On thing I have found in the world, is that people are necessary. People are the root cause in everything we do. They are why we go to work. They are why we come home from work. Heck, we encounter many of them on the way to work --some of them not so nice!
In the IT world, they are the doers. However it is important to understand the basic concepts in managing them. What is a technical person? Ask around and you will get answers ranging from, someone who can make their iPod work, works on the helpdesk, performs desktop support, defines IT rules and governance, IT Security personnel, System Administrators and System Engineers/Network Engineers. The list is tremendous.
So why am I talking about this? Well how many times has your email gone down or blackberry acted up? Was it the machine or its software that failed? In most cases it the problem can be traced back to a person. The person didn't design the system with your needs in mind, or something as simple as not checking the system's logs to identify a potential problem. Often this happens because the wrong person was put in the wrong job. "Oh he is technical, he can make his iPod download music from iTunes!" "Oh she knows computers she is on the helpdesk!" Here is where the problem lies --both with IT managers and non IT managers.
This problem is very complex, even when staffing your IT organization. Management needs to know the difference between the iPod guy, the Administrator, the Engineer, and the Architect --never mind what a senior level employee is [in their respected area].
The biggest focus should be on the Architect; an Architect needs to be business savvy and must know all facets of IT (Systems and Infrastructure). The Architect should have an undergraduate degree in Computer Science, or Management Information Systems and a Masters degree in IT Management or an MBA with a focus on technology. Architects work hand in hand with the CIO to define the Enterprise Architecture and align the various IT groups to it.
Next we have the Engineer, be it Systems or Network. This person should be a seasoned IT veteran. They should approach every requirement or problem with a "YES WE CAN" attitude. They have no fear of engaging vendors or other Engineers while researching a project. They are proactive versus reactive. They use MS Project versus a helpdesk ticketing system to manage tasks. This is the kind of person who takes the TV apart to see how it works. They need to know how their products work versus simply knowing how to operate them. They should have an undergrad degree in Management Information Systems or Computer Science. Additionally they should hold current certifications in their product(s) (MSCE, MCSD, CCIE, CISSP, and etc). Certs are not the end all, however they compliment a degree and the keep engineer's skills up todate.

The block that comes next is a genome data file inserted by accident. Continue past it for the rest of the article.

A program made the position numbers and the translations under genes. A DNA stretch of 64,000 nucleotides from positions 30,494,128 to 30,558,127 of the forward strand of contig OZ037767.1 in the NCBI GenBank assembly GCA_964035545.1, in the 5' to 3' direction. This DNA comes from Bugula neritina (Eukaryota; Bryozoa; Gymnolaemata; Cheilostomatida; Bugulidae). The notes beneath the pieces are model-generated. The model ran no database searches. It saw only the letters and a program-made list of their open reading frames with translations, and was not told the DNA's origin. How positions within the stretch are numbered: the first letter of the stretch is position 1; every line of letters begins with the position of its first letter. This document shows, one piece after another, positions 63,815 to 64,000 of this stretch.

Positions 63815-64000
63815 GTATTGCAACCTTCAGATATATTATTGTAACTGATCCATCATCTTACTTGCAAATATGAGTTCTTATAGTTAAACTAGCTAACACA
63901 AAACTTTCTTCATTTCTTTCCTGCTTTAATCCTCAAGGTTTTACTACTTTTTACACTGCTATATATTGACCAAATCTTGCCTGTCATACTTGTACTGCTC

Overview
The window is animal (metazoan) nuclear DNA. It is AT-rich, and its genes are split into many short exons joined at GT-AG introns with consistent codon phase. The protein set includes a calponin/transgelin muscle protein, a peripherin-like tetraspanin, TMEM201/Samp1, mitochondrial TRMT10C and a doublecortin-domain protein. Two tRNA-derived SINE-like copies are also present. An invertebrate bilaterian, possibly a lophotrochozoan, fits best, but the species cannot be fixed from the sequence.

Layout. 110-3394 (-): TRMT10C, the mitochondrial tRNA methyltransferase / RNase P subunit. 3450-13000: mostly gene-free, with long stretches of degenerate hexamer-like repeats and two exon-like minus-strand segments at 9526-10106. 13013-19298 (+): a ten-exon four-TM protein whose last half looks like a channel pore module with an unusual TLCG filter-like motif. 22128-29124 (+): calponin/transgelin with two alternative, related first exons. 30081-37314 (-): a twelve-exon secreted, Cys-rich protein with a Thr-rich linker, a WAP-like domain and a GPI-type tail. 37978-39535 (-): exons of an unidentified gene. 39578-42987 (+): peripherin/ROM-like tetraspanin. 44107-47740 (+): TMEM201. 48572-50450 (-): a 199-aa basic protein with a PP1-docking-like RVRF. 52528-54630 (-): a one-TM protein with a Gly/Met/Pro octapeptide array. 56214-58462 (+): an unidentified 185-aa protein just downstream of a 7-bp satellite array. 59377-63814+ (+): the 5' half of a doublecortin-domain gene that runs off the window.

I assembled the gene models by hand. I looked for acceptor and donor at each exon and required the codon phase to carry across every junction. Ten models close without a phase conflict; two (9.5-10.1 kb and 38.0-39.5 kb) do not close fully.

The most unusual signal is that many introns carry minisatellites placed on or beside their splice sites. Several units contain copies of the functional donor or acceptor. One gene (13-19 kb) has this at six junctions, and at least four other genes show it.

Lastly we have the Administrator, they are like the power users --they keep the lights going. They should exist on the helpdesk and/or provide onsite support. They should not be confused with engineers. However they can become one; provided they set goals (education and experience related) and accomplish these goals. Generally they understand how a system should work in ideal conditions, they do not know what is under the hood. They should hold certifications in the systems they support (MCSA, CCNA, and etc). No degree is required, however encouraged for corporate growth.
Now that I have explained my views on the Administrator, Engineer, and the Architect, I will define how to identify them. In the IT world, we have Administrators selling themselves off as Sr. Engineers. Guess what --they get hired for the job. This becomes a problem when the CIO tries to encourage the Engineers into thinking outside the box –an Administrator can not do this. They can't because they don't understand what is in the box --they just know that a box is a square. That is why their answer to a problem is to reboot, an Engineer will reboot and then he or she will find the root cause. Furthermore when an Engineer designs a system, they ensure unplanned reboots/downtime will not occur. An Engineer's main focus should be on uptime, and how to make systems run as close to 100% as possible.
The above holds true when an Engineer tries out for Architect position. An Architect sees the big picture because they have played in many boxes --i.e. they wore many hats. An Engineer who only knows Systems (programmer/DBA) or Infrastructures (Servers, routers, cables) cannot fit the bill as an Architect. However, they can cross train and meet the educational requirements , set a goal ,or list of goals, to become an Architect.
The above is very important [to me] because in order to build a World Class IT organization, you have to build the foundation. That foundation is the people. Put the right people in the right job. [Then] Design the overall architecture and align it to your people and your business.
My two cents!